Don’t underestimate this drought.

Megadroughts — some that dragged on for decades — were actually pretty common in California’s past. What’s not so common is a single so-called rainy season as dry as the one we’re having right now.

“If it continues the way it is, it could be one of the driest years in the past 500 years,” says Ingram.

Since 1580, to be more precise. That’s the year that Sir Francis Drake returned to Plymouth, England after circumnavigating the globe. And Captain John Smith? Legendary leader of the Jamestown Colony? Charmed Pocahontas? Mapped the Chesapeake Bay? He was barely conceived. Ingram says we haven’t had a single year that dry, since.

“That’s from the tree ring record, including the giant sequoia tree ring records that showed either no growth, so you literally had no growth that year, or an extremely narrow ring, in 1580,” Ingram adds, with surprising equanimity. “This year is sort of on track for potentially being that dry.”

“On track” doesn’t mean it will happen but even the recent substantial rains are a drop in the bucket toward ending the drought.

In California, warmer has generally meant drier.

The changing climate doesn’t bode well for abundant water in our future. This year’s visitation from the polar vortex notwithstanding, the long-term trend is that the planet is warming. And these same physical records from long ago reveal that when it got warmer, it got drier.

“What we’ve seen in the past records during the warm periods, like in the Medieval Warm Period—and if we go further back in time to the Middle Holocene climate optimum, which was about 5,000 years ago—it was drier,” Ingram observes. “So we see this very strong correlation.”

But whether California is trending toward a new normal that’s consistently drier, is something we just have to wait and see. It turns out that science, as it stands today, has a much better lens for looking backward, than forward.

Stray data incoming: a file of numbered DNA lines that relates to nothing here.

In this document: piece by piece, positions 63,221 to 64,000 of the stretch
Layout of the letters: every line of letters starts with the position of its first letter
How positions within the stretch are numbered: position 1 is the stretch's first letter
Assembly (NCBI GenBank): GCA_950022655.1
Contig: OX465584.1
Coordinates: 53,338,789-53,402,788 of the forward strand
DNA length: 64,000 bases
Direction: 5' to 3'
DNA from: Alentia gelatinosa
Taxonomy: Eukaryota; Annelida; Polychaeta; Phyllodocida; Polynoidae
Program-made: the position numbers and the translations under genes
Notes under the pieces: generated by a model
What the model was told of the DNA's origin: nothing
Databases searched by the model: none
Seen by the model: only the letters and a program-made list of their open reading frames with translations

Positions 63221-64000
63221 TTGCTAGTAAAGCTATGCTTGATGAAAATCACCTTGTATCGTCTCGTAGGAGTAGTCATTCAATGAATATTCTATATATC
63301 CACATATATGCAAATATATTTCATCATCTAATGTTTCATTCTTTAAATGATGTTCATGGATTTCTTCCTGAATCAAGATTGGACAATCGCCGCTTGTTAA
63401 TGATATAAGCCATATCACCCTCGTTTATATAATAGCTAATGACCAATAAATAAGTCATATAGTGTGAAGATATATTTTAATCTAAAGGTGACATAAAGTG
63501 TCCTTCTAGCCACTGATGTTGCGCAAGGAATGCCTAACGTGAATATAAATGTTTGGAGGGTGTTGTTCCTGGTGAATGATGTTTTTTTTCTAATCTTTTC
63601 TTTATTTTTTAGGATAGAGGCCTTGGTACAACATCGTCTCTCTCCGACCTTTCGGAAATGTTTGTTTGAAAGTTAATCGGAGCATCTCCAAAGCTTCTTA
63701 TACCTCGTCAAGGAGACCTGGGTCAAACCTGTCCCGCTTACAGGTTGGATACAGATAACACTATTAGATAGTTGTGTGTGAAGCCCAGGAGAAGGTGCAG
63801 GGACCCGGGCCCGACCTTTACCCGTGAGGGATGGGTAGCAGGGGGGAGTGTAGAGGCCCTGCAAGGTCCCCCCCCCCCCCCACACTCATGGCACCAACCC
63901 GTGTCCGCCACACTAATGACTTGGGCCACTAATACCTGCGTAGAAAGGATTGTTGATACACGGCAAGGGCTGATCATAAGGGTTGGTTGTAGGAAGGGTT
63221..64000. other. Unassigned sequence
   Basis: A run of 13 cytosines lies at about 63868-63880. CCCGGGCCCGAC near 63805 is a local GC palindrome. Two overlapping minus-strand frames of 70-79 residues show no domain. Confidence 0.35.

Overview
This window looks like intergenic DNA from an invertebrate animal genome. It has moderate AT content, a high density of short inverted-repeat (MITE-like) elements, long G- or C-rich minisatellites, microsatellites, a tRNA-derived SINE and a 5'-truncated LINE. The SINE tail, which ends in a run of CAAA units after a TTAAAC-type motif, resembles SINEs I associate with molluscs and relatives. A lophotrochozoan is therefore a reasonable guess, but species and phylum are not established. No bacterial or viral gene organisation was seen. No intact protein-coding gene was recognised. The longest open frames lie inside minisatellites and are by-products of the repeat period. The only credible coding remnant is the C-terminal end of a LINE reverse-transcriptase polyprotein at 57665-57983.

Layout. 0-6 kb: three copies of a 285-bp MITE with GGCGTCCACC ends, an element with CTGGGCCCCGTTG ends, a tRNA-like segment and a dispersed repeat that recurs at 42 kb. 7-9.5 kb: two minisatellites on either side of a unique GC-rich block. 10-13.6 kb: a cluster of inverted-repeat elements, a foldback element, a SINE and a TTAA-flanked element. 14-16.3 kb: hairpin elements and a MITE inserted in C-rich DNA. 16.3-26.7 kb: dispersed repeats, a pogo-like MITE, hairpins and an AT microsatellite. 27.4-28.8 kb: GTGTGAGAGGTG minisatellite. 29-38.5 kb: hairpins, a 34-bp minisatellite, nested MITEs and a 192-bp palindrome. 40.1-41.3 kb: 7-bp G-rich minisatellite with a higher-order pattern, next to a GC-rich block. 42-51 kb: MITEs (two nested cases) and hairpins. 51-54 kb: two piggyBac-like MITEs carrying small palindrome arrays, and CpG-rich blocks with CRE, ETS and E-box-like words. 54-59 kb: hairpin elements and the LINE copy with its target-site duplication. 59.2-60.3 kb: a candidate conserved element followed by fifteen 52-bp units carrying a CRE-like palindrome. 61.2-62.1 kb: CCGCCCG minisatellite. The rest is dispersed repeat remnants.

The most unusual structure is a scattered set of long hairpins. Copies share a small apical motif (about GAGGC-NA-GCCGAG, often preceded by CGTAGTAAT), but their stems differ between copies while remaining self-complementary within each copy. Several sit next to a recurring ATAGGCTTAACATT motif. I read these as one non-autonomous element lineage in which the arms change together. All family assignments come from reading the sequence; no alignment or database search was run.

• jose casas

    Just to start out I am going to point out that the picture at the start of the article is a powerful one. I am sure it affects me more since it was taken in San Jose. Being a native to SJ that affected me a lot more. Back to the topic at hand. I am surprised that droughts are common in California. When you think California you think beaches & water parks not droughts. What surprised me most about this article is that droughts have happened in the past. Not just small droughts but big ones surprise me. This is the driest California has been since 1580. This drought will surely go in the record books. We should be careful with our water from now on. No matter a drought or no drought.


Craig Miller

Craig is KQED's science editor, specializing in weather, climate, water & energy issues, with a little seismology thrown in just to shake things up. Prior to his current position, he launched and led the station's award-winning multimedia project, Climate Watch. Craig is also an accomplished writer/producer of television documentaries, with a focus on natural resource issues.